Nearby soybean margins have improved since the middle of October while deferred 2013 soybean margins have likewise strengthened during the period. Soybean harvest has advanced at a near-record pace this year as plant maturation occurred much earlier than normal due to the extreme heat this summer and early spring planting. The latest reports show that 87% of the crop has been harvested. With harvest advanced, the market will begin determining whether demand forecasts are achievable. NOPA recently released its crush figure for September, reporting 119.7 million bushels crushed for the month, up from 110.3 last year. NOPA members represent roughly 95% of all domestic crushing plants which would translate to approximately 126 million bushels crushed for the month including non-members of NOPA. The current USDA projection is for a crush rate of 1.54 billion bushels, translating to just over 128 million bushels per month. Export sales and shipments have been quite strong this year. Cumulative sales stand at 921 million bushels, 73% of the USDA projection. The shipment pace is likewise … Get the Complete Report »

Wheat margins have strengthened a bit since the middle of October as futures prices have moved higher. Winter wheat plantings are now 88% complete with 63% of the crop emerged. Weather forecasts are slightly wetter past November 1 which should help early crop development prior to dormancy. Initial crop conditions were reported to be 40% good-to-excellent versus 46% at this time last year. On the global front, Ukraine recently announced a ban on exports after November 15 due to the poor harvest this past year and a lack of exportable surpluses. Russia also has produced a smaller crop and has seen domestic prices for wheat, flour, and barley increase of late causing the market to worry whether they will likewise place restrictions on exports as they did in 2010. With Egypt and China sourcing large quantities of wheat recently, the E.U. will be relied upon fulfill demand. There is concern however that the E.U. will not be able to meet all this demand given their own supply situation and a record lowl … Get the Complete Report »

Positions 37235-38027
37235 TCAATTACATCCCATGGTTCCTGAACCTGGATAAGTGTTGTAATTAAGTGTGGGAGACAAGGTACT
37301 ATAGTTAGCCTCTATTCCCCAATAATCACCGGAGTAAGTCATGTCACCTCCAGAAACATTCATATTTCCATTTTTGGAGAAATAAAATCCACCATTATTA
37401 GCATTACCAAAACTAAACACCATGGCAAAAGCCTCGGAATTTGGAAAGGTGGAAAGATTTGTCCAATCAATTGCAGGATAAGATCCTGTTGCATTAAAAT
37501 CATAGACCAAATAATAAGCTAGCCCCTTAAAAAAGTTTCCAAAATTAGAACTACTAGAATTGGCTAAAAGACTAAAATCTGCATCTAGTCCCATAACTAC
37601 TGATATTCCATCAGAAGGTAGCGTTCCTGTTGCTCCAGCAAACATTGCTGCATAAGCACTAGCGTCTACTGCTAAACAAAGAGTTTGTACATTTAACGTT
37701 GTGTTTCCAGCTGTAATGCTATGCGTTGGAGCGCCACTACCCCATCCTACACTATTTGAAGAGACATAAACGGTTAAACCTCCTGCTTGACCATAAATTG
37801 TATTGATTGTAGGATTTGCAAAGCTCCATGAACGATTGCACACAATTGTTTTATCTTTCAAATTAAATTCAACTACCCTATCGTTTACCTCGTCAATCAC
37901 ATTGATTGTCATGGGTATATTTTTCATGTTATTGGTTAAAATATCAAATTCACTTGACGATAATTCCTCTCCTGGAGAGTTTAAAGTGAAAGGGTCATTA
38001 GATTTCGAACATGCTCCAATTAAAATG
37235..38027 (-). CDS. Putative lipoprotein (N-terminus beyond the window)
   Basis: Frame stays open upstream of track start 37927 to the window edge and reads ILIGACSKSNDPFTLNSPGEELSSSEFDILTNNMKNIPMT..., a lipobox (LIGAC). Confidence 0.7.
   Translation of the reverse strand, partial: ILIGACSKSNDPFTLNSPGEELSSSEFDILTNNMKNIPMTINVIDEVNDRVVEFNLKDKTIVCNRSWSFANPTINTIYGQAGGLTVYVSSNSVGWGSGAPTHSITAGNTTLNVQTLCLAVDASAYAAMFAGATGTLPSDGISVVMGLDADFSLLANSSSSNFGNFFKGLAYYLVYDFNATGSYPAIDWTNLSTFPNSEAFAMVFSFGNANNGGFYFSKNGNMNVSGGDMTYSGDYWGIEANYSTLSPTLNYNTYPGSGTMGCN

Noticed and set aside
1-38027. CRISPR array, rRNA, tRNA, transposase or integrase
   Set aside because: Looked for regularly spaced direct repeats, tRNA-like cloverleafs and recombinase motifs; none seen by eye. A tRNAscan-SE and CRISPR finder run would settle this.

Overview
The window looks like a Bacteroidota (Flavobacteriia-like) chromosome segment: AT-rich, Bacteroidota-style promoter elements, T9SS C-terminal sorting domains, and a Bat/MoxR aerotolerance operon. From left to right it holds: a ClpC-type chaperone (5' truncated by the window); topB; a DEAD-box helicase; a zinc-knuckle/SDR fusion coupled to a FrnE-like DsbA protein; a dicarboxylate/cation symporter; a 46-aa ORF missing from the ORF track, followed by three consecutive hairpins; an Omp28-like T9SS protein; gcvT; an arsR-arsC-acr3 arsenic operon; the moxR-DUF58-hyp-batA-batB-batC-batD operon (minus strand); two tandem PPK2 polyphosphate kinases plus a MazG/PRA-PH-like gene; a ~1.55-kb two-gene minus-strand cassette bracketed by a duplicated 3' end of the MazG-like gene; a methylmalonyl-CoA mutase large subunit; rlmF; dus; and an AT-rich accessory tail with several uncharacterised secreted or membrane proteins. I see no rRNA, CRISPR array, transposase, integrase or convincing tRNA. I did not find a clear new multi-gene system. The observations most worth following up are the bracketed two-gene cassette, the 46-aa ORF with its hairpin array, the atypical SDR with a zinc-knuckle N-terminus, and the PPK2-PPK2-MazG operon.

About the Author

Chip Whalen, CIH

Chip Whalen

Chip is one of our resident educators with over fifteen years of teaching, trading, and senior risk management experience.

There is a risk of loss in futures and options trading. Past performance is not indicative of future results. The information contained in this publication is taken from sources believed to be reliable, but is not guaranteed by Commodity & Ingredient Hedging, LLC, nor any affiliates, as to accuracy or completeness, and is intended for purposes of information and education only. Nothing therein should be considered as a trading recommendation by Commodity & Ingredient Hedging, LLC. The rules and regulations of the individual exchanges should be consulted as the authoritative source on all contract specifications and regulations.